In the U.S., there's been a significant shift from manufacturing to service jobs over the past four decades. Consider that in 1970, nearly 18 million Americans worked in manufacturing. By the end of 2017, that number had fallen to 12.5 million.

Additionally, the relationship between employers and employees has been transformed by technology, giving rise to the "gig economy," in which more people are likely to work freelance or contract jobs facilitated by companies like Uber or Taskrabbit. There has also been a decline in job security and stability. A recent study by LinkedIn revealed that the number of companies people worked at in their first five years out of college has doubled in the past two decades. For example, people who graduated in the late 1980s averaged 1.6 jobs, while those who graduated in the early 2000s averaged 2.9 jobs.

The Strength or Weakness of the Dollar

Foreign exchange rates come into play as well. The strength — or weakness — of the U.S. dollar compared to the currency of other countries can impact U.S. inflation. In the recent past the U.S. has benefited from a multiyear rally in the dollar. This strength has meant imports cost less to manufacturers and consumers alike, helping to keep a lid on inflation. Since 2017, the dollar's strength has faded somewhat. If persistent, this could contribute to higher inflation in the future.

Recalibrate Your Inflation Expectations

Our modern economy may not look or behave like economies of the past. Add in the Fed's unprecedented participation in the markets since the last recession and it's not surprising that we're witnessing unexpected economic behavior.

That said, we don't think the current low-inflation environment is a cause for alarm in the short term. At its December 2017 meeting, the Fed raised short-term interest rates for the third time in a year, as expected. The Fed noted the U.S. economy was doing well and increased its growth estimates for the next few years on expectations that tax cuts will boost the economy. They still project inflation to rise to 2% by 2019. The Fed also projects at least another three rate hikes in 2018, though the market is anticipating only two. Such increases are important, as they preserve the Fed's ability to respond to a potential downturn by ratcheting rates back as needed.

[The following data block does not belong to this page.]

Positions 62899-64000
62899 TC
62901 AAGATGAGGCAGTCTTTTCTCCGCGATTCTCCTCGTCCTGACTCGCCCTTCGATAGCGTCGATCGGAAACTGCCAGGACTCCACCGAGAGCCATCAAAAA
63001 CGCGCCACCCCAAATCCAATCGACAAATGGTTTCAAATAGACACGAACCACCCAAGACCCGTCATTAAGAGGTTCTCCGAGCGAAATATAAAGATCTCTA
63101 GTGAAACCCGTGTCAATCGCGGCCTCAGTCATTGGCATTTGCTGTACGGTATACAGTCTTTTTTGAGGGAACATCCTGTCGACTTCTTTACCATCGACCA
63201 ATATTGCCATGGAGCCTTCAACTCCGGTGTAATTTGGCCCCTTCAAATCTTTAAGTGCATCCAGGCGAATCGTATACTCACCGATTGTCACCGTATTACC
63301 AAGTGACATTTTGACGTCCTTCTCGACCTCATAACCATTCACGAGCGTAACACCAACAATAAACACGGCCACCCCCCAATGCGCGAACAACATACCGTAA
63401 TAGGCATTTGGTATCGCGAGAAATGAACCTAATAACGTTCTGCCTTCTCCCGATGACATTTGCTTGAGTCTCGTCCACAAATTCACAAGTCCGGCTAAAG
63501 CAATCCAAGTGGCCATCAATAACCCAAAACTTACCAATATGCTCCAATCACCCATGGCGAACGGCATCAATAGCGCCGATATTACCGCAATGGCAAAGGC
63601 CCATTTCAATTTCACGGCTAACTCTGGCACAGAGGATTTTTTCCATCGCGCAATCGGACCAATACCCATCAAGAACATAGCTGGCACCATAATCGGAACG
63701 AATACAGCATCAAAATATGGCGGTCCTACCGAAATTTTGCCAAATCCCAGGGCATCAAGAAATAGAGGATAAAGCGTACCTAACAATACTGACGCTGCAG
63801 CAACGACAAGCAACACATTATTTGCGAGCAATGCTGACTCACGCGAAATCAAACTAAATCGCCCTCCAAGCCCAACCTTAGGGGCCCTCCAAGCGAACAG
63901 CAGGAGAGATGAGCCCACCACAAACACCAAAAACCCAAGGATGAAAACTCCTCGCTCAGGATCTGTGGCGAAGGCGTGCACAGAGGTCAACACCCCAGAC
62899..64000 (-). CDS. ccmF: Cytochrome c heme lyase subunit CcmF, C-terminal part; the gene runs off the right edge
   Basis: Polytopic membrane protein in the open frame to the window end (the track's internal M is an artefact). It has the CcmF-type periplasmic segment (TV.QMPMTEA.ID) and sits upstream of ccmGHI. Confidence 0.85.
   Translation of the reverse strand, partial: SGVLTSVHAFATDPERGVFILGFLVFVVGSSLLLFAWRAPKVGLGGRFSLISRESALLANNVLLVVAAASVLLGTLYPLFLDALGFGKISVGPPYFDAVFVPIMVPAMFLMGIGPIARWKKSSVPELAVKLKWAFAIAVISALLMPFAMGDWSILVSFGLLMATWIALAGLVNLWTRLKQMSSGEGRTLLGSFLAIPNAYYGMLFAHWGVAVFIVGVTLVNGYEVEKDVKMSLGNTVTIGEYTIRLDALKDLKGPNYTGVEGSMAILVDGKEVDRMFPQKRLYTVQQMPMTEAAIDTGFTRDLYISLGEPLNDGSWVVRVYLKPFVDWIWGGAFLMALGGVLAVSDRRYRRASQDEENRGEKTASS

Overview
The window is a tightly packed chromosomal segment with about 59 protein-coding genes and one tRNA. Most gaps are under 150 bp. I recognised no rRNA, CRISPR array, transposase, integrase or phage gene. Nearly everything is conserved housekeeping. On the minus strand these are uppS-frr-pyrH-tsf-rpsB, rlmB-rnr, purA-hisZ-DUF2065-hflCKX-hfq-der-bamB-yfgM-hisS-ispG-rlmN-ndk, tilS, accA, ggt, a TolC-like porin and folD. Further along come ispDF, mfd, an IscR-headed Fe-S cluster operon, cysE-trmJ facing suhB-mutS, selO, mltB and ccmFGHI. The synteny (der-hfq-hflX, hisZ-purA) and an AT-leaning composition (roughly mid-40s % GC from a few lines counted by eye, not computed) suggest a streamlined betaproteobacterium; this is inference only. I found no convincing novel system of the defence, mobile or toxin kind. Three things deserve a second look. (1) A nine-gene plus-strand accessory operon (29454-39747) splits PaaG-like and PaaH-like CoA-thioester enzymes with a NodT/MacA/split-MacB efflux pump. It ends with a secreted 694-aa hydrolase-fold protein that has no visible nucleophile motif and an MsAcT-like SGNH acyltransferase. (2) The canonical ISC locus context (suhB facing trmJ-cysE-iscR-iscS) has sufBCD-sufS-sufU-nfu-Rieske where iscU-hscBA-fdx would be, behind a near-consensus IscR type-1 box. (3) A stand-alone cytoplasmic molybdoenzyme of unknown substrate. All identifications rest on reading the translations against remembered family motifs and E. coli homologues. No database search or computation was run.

With the recent passage of the Tax Cuts and Jobs Act significantly reducing corporate tax rates, the U.S. economy will likely benefit from an increase in spending among corporations and consumers alike through increased capital expenditures and hiring. All things being equal, this should lead to somewhat higher inflation by 2019.

When it comes to the current economy, we're in uncharted territory to some extent. Navigating it may require a new way of thinking about how we approach age-old concepts, including inflation. However, if inflation is the best leading indicator of recessions, it would appear we have a ways to go.

  • Disclosure

    1 “FAQs," The Federal Reserve

    2 Yellen Calls Inflation the 'Biggest Surprise in the Economy,' Bloomberg Markets, October 12, 2017

    3 Yellen Wonders if Fed Inflation Credibility Dented on Her Watch, Bloomberg, October 26, 2017

    4 Bureau of Economic Analysis, November 29, 2017

    5 Bureau of Labor Statistics, December 14, 2017

    6 “Retail Bloodbath Continues," CNNMoney, June 13, 2017

    7 Wage Growth Tracker, Federal Reserve Bank of Atlanta

    8 Bureau of Labor Statistics

    9 “Will This Year's College Grads Job Hop More Than Previous Grads?," LinkedIn, April 2016